New Creative Section in Anthropology of Education Quarterly!

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Call for Papers – Ethnographic Short Fiction, Poetry and Creative Non-Fiction

Anthropology and Education Quarterly

 Anthropology and Education Quarterly (AEQ) is seeking ethnographic short fiction, poetry and creative non-fiction for a new creative section of the journal focused on alternative productions and representations of anthropological work in education.
The field of anthropology is rooted in the search for multiple truths. Stories (Bell, 2003; Solinger, Fox, & Irani, 2008; Yosso, 2006) and poems (Maynard & Cahmann-Taylor, 2010) provide avenues for scholars to make sense of their findings, honor the traditions and experiences of marginalized communities, explore the tensions of researcher positionality, and trouble the authority of knowledge(s) and its representations. Furthermore, creative approaches to anthropological production can open the otherwise closed space of the academy, communicating findings in ways that provoke both thought and action among the wider public. 
Submissions should draw on rich, rigorously collected ethnographic data. Additionally, they should represent high literary quality. Short fiction and creative non-fiction should be no longer than 5000 words, and poetry should be limited to 1-3 poems. Please include biographical information in a separate cover letter so that the work itself remains blind for review. Please submit to Submissions will be considered on a rolling basis, and will be accepted or rejected but will not receive reviewer comments.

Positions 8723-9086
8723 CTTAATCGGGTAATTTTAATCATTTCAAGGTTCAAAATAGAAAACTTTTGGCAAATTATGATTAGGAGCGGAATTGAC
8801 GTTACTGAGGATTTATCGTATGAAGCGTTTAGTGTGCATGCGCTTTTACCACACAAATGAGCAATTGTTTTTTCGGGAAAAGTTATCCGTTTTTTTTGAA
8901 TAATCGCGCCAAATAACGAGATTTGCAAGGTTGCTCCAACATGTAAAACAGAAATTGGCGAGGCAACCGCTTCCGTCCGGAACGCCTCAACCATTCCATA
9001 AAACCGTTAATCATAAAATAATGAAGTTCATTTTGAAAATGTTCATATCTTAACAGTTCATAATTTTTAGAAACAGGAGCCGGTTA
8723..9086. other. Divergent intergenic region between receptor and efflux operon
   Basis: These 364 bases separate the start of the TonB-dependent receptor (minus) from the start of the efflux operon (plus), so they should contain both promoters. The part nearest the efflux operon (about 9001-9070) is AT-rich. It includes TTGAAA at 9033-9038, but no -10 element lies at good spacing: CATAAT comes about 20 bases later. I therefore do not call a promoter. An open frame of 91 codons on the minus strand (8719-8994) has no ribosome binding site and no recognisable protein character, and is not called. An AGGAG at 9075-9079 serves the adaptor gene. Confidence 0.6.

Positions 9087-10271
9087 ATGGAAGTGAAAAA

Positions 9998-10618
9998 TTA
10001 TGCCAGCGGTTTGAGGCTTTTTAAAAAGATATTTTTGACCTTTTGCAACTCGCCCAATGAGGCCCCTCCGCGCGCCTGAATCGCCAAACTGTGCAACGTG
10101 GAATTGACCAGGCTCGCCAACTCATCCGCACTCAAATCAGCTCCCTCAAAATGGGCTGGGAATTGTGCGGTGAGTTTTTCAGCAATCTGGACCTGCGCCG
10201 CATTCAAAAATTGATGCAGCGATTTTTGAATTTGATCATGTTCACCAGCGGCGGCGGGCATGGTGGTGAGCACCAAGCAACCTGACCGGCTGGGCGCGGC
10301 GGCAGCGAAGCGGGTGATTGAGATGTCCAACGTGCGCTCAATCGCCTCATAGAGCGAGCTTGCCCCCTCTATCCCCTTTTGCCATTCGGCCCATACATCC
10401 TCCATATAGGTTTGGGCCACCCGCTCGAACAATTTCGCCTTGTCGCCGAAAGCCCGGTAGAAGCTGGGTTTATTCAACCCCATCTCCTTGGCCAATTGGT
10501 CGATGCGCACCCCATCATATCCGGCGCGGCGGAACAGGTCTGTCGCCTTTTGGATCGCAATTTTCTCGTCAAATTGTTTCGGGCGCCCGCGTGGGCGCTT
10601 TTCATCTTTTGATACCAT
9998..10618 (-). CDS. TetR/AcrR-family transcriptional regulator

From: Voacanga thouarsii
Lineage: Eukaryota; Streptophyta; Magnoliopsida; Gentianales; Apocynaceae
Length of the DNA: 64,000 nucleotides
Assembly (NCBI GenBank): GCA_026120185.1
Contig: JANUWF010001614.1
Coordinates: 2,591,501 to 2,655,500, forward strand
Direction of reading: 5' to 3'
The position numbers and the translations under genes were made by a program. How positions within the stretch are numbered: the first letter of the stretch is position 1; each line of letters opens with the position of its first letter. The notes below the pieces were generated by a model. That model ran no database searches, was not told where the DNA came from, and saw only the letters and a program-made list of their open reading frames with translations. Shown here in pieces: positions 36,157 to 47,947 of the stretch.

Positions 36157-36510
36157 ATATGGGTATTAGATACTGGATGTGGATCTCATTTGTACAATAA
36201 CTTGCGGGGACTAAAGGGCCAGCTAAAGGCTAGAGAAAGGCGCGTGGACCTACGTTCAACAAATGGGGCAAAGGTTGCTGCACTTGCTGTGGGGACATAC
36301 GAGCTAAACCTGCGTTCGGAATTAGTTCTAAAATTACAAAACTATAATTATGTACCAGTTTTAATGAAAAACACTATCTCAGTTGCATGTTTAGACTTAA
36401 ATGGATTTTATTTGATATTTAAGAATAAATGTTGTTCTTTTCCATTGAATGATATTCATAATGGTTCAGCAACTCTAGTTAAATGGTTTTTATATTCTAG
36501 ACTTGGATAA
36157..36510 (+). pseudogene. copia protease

Look what people are saying about Shane!

My latest comic, Shane the Lone Ethnographer’s guide to qualitative data analysis, The Good, The Bad and The Data has had a lovely review from Dr. George Noblit, Distinguished Professor of Sociology of Education at UNC. Thank you so much, Professor Noblit!

“Many students find that qualitative data analysis akin to magic, and lengthy text explanations do little to guide them. Galman’s graphic representation of data analysis has enabled those afraid of magic to engage in alchemy. Data is transformed and results in reader understanding. Pure gold.” 

George W. Noblit, Joseph R. Neikirk Distinguished Professor of Sociology of Education, UNC Chapel Hill
You can look for a brand new comic from me coming from Left Coast Press in the coming months. Stay tuned! 

The Guys, and the rest of us…

manA history of framing the teaching of young children as a matter of ‘natural’ female aptitude has led a number of researchers and educators to oversimplify men’s experiences as a foil or antidote to the ills of schooling. Of course, it’s all much more complex than that. Along with my colleague and frequent co-author Christine Mallozzi of the University of Kentucky, I proudly present The Guys, and the Rest of Us. In this qualitative study of men, women, and ‘feminisation’ in early education and care environments, interview data (N =4) are discursively analysed to provide a more nuanced understanding of how male and female careworkers construct and orient themselves in relation to masculinity and maleness.